Bloomberg on Tuesday reported Freddie Mac has sued 15 banks for damages from the alleged manipulation of the London Interbank Offered Rate. The banks being sued include Bank of America, JPMorgan Chase (JPM) and Citigroup (C).
The Federal Housing Finance Agency in August amended the agreements between Fannie, Freddie and the Treasury, to "phase in a requirement for the Enterprises to pay as dividends their positive net worth every quarter." The FHFA went on to say "the change in the dividend structure also will affect quarterly payments to Treasury, potentially resulting in the Enterprises returning more money to federal taxpayers sooner. Indeed, because of accounting treatment, sustained profitability of the Enterprises could result in a one-time large dividend payment from each Enterprise to Treasury."
So both companies, Fannie and Freddie, are now profitable and earning enough to pay their preferred dividends to the government, and then some. Investors see value in the penny common stocks, with the possibility that the government-sponsored enterprises (GSEs) can be significantly recapitalized through the recapture of DTA, enabling them to redeem large portions of government-held preferred shares. If that happens, Fannie and Freddie will likely have sufficient earnings to fully repay the government.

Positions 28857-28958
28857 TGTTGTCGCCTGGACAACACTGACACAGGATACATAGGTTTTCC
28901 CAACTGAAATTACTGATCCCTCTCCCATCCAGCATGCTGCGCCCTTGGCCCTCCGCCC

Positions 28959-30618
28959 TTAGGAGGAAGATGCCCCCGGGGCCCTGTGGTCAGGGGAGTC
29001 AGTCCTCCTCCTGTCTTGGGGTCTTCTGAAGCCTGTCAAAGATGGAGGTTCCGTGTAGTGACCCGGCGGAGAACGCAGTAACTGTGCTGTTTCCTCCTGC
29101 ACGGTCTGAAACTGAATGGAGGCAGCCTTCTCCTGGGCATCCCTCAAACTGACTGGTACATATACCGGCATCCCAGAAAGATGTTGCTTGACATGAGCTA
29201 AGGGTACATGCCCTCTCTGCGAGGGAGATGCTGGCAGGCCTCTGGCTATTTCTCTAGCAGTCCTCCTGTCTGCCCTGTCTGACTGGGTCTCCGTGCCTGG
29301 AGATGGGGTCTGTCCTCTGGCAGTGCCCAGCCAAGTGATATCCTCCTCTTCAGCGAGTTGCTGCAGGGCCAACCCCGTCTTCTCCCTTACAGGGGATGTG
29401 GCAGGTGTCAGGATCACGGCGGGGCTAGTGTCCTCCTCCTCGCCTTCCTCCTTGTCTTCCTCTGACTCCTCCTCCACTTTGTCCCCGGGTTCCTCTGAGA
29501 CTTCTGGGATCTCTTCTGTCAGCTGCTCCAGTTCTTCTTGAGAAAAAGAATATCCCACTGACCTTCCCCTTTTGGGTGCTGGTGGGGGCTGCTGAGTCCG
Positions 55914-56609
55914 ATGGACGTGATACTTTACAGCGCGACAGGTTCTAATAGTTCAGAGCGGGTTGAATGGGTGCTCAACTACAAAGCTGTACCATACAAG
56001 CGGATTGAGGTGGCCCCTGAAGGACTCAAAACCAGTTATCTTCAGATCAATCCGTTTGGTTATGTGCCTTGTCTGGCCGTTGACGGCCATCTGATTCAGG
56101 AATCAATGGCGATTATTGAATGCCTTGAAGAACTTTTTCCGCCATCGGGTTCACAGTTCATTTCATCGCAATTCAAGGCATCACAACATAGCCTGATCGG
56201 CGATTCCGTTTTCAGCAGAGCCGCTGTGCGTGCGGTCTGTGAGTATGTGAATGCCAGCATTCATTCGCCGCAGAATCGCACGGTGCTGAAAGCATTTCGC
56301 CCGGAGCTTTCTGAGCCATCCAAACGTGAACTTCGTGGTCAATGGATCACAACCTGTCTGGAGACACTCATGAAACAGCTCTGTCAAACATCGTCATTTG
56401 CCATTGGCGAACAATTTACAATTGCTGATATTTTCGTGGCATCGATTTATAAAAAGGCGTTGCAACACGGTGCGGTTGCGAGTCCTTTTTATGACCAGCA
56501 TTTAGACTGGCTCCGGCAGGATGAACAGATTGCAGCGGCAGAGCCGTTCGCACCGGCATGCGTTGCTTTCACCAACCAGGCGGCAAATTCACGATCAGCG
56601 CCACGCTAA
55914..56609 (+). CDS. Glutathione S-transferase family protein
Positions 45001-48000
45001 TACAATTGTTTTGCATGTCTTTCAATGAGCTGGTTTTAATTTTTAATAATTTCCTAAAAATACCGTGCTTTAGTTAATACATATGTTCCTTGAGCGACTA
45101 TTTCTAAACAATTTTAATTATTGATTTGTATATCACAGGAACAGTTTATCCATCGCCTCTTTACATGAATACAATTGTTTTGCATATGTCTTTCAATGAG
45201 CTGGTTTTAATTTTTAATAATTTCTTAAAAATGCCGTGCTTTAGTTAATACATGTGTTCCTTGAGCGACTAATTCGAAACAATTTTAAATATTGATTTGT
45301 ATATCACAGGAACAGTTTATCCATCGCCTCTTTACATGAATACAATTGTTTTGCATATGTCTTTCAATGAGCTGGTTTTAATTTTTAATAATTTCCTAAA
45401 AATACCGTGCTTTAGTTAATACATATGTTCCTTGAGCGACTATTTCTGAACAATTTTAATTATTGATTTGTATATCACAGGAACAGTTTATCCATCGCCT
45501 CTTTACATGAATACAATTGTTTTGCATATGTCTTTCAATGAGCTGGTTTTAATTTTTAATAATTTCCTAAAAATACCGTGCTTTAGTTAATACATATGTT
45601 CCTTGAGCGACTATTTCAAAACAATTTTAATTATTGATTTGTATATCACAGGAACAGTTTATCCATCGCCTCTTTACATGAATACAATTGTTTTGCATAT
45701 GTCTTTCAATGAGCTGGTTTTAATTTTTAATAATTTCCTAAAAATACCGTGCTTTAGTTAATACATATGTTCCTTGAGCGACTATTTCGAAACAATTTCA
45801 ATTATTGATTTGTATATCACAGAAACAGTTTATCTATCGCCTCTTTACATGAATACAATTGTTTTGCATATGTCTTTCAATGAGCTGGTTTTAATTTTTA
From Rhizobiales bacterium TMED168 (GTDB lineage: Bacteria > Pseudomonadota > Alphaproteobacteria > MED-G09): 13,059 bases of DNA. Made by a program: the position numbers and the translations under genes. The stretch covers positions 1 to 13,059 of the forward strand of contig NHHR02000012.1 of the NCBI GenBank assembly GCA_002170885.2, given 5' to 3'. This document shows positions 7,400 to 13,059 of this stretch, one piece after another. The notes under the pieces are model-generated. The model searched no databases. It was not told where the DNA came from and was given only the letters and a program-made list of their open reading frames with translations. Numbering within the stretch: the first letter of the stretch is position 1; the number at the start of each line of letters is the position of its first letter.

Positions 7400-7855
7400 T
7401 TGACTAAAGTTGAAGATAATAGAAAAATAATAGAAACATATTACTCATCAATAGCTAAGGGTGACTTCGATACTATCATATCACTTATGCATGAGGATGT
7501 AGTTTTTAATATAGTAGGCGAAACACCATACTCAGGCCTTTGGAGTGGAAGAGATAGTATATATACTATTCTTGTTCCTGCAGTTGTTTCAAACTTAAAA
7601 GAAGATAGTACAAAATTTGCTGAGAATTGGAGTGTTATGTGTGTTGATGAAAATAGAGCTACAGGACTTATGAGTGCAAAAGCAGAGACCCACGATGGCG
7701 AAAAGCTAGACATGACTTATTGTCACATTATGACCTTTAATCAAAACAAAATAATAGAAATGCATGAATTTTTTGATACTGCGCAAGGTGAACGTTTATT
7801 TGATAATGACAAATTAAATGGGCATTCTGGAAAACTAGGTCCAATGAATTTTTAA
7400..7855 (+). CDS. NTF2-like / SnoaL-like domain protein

Even the preferred shares of both firms are rising, and all preferred dividend payments -- save those being paid to Uncle Sam -- have been suspended since September 2008. Fannie's preferred series E shares, with a coupon of 5.10% and a par value of $50, were up 34% to close at $6.99. Freddie's preferred series Z shares, with a coupon of 5.375% and a par value of $25, were up over 6% trading to close at $3.20.Day traders can obviously make a quick gain, or take a quick loss, on the shares. For investors who can go in for a period of years, the common shares could eventually provide very large returns, if the GSEs manage to survive. The preferred shares are also intriguing, for investors who can stay committed for many years: If the dividends were ever resumed, the annual payout would come close to the current investment price, for an outrageously high yield.